Sometimes we take too many pictures. Sometimes, but that’s not a problem. Extraneous shots can always be deleted but you can’t add photos of something you photographed in the past. (At least most of us can’t.)
Photography is all about timing and framing, getting that perfectly composed shot at just the right moment. And how many right moments are there? How long is time?
It’s not unusual that I wish I had gotten more shots, especially when they are shots of people. I love the process of shooting one totally focused shot at a time rather than doing bursts and often I am waiting for that perfect moment to click the shutter, right when the person is making a great expression or a flamboyant gesture.
But sometimes I find, after the fact, there had been opportunities to get a more shots. Shooting a few more clicks. There was more than one decisive moment or I missed the shot.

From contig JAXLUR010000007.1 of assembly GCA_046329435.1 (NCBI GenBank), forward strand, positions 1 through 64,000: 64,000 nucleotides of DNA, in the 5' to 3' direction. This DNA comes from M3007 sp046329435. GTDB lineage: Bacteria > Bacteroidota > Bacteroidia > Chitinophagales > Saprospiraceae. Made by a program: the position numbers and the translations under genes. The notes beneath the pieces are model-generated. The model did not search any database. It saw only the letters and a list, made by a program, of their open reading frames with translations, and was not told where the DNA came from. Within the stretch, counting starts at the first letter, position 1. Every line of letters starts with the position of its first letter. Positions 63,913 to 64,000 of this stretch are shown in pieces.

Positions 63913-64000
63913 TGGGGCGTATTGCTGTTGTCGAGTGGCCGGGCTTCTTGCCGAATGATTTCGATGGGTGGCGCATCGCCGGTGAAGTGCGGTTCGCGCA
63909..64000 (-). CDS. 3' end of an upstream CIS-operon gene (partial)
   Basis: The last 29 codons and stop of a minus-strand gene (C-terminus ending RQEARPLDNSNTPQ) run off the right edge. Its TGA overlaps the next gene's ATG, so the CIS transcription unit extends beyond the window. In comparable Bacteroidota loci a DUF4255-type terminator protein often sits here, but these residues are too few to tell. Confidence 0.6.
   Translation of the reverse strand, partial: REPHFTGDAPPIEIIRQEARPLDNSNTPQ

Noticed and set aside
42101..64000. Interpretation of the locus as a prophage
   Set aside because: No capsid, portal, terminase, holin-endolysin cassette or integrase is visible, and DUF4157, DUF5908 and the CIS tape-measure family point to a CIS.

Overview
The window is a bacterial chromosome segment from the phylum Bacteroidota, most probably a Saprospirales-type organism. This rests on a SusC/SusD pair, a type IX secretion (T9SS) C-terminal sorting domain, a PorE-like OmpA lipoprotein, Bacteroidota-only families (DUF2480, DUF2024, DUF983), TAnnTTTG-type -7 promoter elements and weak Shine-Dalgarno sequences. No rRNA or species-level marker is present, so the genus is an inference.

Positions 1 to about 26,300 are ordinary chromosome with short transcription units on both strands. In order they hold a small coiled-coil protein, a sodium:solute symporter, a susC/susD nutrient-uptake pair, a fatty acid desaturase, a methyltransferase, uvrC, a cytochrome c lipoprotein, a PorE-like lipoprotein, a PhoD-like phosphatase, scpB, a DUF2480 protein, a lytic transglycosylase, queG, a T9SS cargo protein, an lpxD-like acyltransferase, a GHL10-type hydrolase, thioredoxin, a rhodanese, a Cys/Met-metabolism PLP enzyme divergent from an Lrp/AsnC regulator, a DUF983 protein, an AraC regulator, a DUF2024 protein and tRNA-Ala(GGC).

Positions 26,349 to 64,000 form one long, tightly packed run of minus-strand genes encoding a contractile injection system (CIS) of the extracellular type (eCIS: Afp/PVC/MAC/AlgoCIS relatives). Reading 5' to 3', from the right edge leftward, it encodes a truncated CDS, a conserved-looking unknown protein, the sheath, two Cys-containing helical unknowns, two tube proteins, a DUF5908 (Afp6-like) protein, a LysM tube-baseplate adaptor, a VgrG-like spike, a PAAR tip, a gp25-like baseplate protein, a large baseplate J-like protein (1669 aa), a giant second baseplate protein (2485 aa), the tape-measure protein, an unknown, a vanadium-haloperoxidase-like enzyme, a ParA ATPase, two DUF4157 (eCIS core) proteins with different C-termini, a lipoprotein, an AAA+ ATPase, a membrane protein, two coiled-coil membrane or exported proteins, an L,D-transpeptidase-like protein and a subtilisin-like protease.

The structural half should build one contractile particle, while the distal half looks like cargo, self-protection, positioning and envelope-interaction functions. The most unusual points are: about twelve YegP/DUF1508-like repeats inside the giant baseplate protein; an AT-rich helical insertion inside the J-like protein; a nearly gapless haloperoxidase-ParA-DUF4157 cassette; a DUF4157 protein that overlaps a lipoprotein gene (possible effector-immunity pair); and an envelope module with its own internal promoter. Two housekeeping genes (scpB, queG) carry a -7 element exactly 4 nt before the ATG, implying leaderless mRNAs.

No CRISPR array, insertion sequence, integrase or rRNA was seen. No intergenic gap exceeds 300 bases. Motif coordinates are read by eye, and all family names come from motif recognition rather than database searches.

For example people often blink when their ears hear that shutter and getting two or three shots instead of one greatly increases the chance of getting a no blinker. I find that about 40-50% of people blink in a photo but less than 1% blink repeatedly. It isn’t hard to take a second or third shot, but more than that gets annoying.
On the other hand when doing a photo essay, you can almost never take too many individual unique photos. There are unlimited decisive moments that you can capture but it takes effort. I try not to hold back when shooting essays yet frequently find that I’ve taken fewer photos than I thought I did.
So, don’t hold back, shoot prolifically and edit judiciously. If ten photos are nearly identical, delete nine. We really only want to see your best shots.